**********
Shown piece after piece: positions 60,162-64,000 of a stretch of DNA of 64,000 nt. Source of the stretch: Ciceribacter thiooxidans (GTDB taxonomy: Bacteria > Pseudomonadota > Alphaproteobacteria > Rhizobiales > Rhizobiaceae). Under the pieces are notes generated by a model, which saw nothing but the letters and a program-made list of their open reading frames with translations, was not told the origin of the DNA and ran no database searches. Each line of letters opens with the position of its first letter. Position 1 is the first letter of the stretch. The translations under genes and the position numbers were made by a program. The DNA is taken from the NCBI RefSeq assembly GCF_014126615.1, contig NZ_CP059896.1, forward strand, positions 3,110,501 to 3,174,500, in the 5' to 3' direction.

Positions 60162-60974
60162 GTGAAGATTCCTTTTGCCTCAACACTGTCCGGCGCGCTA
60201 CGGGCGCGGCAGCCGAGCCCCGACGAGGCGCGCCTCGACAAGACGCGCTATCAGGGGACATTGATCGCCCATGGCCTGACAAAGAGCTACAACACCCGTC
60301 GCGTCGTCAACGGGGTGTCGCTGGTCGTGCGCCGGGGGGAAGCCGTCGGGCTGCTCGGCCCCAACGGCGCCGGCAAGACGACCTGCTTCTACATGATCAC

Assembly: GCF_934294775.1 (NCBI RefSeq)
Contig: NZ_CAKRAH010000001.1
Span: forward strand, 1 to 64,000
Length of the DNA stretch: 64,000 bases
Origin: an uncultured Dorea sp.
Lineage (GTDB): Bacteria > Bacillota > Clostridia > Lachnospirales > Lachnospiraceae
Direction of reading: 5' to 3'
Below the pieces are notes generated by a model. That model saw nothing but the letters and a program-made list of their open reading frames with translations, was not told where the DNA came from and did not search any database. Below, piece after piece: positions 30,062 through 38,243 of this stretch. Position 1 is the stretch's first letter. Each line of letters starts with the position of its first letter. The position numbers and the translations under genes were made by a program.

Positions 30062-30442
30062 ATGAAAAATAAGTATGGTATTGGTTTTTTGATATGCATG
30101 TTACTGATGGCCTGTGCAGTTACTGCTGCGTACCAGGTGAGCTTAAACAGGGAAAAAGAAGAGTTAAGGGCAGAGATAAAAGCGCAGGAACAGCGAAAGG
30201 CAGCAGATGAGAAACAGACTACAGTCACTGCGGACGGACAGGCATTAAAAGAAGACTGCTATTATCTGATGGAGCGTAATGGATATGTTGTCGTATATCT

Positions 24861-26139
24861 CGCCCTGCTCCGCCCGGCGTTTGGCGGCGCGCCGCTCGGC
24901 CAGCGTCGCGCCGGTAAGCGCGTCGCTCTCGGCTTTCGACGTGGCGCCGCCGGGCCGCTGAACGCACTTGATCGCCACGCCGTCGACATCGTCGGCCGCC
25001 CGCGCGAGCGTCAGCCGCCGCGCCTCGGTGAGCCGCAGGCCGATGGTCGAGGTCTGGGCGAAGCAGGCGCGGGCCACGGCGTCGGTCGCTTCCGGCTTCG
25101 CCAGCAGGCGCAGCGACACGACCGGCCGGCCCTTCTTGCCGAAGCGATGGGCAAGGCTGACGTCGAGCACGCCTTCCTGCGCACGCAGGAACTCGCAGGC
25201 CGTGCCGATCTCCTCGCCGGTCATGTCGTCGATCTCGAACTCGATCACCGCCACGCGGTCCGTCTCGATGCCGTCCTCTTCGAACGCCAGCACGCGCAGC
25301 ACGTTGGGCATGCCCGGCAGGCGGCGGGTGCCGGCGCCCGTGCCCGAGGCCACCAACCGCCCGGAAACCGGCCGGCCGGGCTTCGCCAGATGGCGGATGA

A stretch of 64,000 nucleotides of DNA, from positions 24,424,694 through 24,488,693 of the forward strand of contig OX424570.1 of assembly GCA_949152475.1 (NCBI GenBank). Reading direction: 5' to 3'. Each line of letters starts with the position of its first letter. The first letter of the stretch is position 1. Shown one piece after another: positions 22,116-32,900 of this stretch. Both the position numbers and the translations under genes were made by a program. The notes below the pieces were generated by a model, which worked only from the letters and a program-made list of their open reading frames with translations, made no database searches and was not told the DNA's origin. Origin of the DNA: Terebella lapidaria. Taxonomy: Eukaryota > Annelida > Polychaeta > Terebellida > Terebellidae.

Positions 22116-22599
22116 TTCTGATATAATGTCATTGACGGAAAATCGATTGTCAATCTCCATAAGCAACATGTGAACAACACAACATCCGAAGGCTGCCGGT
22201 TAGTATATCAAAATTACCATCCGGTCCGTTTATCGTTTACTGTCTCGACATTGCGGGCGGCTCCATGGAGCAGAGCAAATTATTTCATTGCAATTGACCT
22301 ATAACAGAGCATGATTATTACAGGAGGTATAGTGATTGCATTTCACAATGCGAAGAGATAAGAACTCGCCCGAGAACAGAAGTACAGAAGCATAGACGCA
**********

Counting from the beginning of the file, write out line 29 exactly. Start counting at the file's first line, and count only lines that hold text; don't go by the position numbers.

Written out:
22301 ATAACAGAGCATGATTATTACAGGAGGTATAGTGATTGCATTTCACAATGCGAAGAGATAAGAACTCGCCCGAGAACAGAAGTACAGAAGCATAGACGCA